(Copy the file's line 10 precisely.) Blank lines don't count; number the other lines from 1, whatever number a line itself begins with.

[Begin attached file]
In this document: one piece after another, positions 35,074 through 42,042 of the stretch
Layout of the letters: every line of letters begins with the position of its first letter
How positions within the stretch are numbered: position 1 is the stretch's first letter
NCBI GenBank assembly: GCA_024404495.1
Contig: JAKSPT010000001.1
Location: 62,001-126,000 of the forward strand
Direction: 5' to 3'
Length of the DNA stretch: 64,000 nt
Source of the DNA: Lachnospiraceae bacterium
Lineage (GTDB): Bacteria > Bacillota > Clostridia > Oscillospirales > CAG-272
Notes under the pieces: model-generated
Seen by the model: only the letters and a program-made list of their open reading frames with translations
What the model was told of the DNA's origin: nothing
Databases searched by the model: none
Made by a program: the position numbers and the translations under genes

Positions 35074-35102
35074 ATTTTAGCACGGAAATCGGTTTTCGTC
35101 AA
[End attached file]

Lineage (GTDB): Bacteria > Bacillota > Clostridia > Oscillospirales > CAG-272